OpenDoor was not flipping homes, instead, in their own words, they were a once-in-a-lifetime quote on quote market maker that could transform the American residential real estate. As OpenDoor built up hype, industry giants like Zillow and Redfin started to worry that they were missing out. This ushered in the “Instant Buying” or iBuying phenomenon, where Zillow, Redfin, and OpenDoor burnt millions of dollars flipping thousands of homes across the country based on algorithms.
Fast forward several years to 2020 where iBuying has revealed itself to be a short-lived fad. Zillow, the company with the biggest market share, presence, and pockets, terminated its iBuying business as a high-profile failure, laying off thousands of employees after losing over half a billion dollars. Even during low interest rates and the hot real estate market of the past 4 plus years, OpenDoor has never lived up to its billing as a market maker, with a current stock price of less than $5 a share and a public valuation below $3B, lower than its valuation three years ago in 2019.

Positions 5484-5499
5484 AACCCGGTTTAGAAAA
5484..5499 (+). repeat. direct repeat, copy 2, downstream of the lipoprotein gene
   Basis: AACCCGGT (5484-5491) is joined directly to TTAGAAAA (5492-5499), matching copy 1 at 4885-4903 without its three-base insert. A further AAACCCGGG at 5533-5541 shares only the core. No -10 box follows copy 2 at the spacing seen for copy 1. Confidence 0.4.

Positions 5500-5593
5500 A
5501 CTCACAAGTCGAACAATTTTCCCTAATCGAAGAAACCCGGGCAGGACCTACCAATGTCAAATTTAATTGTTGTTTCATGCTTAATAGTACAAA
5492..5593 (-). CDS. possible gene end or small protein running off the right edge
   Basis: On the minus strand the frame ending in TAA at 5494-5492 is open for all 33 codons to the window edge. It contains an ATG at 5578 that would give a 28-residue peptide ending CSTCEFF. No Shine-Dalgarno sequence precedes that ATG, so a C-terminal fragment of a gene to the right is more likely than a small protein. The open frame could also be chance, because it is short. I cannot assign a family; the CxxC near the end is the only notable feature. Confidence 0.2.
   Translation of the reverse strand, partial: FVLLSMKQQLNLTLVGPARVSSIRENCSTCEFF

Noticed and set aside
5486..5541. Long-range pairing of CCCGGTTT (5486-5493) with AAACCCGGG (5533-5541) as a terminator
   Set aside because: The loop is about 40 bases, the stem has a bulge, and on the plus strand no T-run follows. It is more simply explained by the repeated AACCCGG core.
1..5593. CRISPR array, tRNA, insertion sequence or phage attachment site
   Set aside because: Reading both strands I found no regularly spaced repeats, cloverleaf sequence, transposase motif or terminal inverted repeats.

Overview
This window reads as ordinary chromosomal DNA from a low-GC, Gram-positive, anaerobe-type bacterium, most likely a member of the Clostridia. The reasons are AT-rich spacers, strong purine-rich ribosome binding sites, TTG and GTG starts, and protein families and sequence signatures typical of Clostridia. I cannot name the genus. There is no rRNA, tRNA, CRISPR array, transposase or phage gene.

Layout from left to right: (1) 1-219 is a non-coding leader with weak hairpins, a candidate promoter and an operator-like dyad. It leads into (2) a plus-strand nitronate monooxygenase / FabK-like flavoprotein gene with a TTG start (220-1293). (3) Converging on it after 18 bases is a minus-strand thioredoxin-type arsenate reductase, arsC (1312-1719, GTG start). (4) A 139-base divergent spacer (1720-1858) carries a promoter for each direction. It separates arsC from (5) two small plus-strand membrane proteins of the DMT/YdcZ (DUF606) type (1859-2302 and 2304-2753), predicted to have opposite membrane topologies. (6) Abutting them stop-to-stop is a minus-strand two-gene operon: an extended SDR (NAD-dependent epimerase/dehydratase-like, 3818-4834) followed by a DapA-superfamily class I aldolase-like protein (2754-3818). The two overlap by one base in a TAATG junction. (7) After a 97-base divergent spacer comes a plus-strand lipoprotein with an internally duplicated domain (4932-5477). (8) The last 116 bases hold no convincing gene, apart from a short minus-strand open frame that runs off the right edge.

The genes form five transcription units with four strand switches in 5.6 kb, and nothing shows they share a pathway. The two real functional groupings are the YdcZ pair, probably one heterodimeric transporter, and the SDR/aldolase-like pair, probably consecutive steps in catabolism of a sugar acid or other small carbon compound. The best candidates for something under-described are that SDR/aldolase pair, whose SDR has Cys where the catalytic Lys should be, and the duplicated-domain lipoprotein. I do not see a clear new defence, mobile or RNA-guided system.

In this episode, we’ll explore OpenDoor, the iBuying business model, and the long-running misconception that computers make better decisions than humans and the crumbling house of cards that is real estate technology.
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0:00 Buy & Sell Homes Online
3:56 Reimagining the Real Estate Experience
8:11 Phones, Cars, now Homes for Cash
12:55 Convenience and Liquidity with a Cost
17:58 A Modern House of Cards
19:49 Financial 3D Chess & Living on Debt
23:54 Business of Institutional Home Flipping
26:58 iBuying Moats & The Demise of Zillow Offers